Saturday, March 09, 2019

Looking for A New Beginning in Al-Sanhuri, 1952

Attached below are two copies of front pages of books published in 1952. The first is a book written by my late grandfather, whom I never met. He was a Shar`i (personal status) judge, later turned lawyer and Senator in pre-1952 Egypt. The book is a lengthy tour through the entire Qur'an framed as an exegesis of the "verse of righteousness" (I borrowed this copy of from my brother, who shares the same name as our late grandfather):

The second book is one of the books of the greatest Egyptian jurist of his generation, the late Abdul-Razzaq Al-Sanhuri, who authored Egypt's civil code and authored or helped author a number of other civil codes for Arab countries. It is a first edition signed as a gift to my grandfather, who was a few years older than Sanhuri.

Sanhuri wrote extensively about his interest in integrating the spirit of Islamic jurisprudence in contemporary legal and regulatory frameworks, which requires updating the jurisprudence to include modern legal theory and social science. He was very prominent in Egyptian society, serving as Education Minister and as head of the State Council, which is one of the three top courts in the country. He was reviled by Islamists of his day, who mostly belonged to the Muslim Brotherhood, and faced persecution when this group was in favor by the ruling coalition of the period.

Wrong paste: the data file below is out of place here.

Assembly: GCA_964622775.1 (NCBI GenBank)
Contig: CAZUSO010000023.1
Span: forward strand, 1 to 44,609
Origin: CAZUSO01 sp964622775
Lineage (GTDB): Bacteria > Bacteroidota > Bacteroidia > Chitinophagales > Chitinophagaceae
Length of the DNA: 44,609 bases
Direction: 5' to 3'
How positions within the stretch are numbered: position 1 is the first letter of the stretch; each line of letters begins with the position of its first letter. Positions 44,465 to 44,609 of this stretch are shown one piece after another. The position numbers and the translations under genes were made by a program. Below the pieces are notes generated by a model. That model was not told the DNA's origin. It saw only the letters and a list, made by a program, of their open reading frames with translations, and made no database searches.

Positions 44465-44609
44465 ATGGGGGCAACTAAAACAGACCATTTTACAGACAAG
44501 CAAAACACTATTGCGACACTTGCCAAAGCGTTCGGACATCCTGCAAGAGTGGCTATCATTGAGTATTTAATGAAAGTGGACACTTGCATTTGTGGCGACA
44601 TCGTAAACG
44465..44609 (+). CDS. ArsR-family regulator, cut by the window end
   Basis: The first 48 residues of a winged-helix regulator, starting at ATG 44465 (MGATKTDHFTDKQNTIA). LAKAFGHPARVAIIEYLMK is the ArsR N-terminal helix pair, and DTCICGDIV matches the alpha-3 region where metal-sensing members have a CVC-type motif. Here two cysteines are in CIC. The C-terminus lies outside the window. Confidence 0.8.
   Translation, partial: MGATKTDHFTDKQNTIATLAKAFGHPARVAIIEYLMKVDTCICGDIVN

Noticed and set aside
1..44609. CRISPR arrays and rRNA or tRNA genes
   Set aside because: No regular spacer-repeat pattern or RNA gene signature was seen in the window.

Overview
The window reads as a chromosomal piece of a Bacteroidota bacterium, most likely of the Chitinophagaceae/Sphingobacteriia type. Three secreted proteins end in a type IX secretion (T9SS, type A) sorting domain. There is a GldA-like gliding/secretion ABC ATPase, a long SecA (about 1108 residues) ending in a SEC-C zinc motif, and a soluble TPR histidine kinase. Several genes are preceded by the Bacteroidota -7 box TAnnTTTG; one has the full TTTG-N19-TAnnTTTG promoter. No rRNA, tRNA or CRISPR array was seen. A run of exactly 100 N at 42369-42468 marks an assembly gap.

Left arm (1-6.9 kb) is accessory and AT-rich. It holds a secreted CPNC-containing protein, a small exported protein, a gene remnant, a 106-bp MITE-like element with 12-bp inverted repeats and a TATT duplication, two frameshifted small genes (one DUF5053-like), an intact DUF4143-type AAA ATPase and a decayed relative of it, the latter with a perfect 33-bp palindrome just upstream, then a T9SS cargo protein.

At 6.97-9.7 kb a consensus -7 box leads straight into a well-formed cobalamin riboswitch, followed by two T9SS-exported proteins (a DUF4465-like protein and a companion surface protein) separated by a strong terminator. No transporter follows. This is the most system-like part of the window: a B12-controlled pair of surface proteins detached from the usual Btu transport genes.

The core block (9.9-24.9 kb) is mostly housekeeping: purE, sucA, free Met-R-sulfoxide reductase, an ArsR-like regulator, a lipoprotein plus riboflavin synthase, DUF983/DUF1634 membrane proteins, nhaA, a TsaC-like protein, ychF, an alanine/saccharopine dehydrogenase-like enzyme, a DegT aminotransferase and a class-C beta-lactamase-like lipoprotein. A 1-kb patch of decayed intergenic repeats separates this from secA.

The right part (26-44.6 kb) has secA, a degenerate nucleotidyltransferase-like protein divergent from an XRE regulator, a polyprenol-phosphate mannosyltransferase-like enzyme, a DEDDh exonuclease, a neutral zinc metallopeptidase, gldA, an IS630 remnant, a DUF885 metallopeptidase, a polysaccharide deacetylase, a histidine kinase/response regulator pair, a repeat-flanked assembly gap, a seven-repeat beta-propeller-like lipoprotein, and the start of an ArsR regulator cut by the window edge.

The mistake that gave rise to today's "Islamic finance" was not to heed Sanhuri's call to integrate the spirit of jurisprudence with modern law. Instead, Islamists, professional jurists in Al-Azhar and other clerical institutions, and governing powers, colluded to consider Islamic jurisprudence a parallel and independent legal system. Thus, it was natural for the industry that arbitraged the legal gulf under the name "Islamic finance" to emerge. When I gave my late father a copy of my book critiquing Islamic finance, he gave me this copy of Sanhuri's book, and urged me to study his works. That was twelve years ago, and I am finally coming around to fulfilling the promise of seriously reading Sanhuri's voluminous works and seeing if one can suggest a new coherent way forward. This is safer than my previously planned project on conceptions of justice that evolved into liberation theologies, and with Arab states reasserting their power over clerical classes and suppressing most types of Islamists, there may be a receptive audience for some suggestions.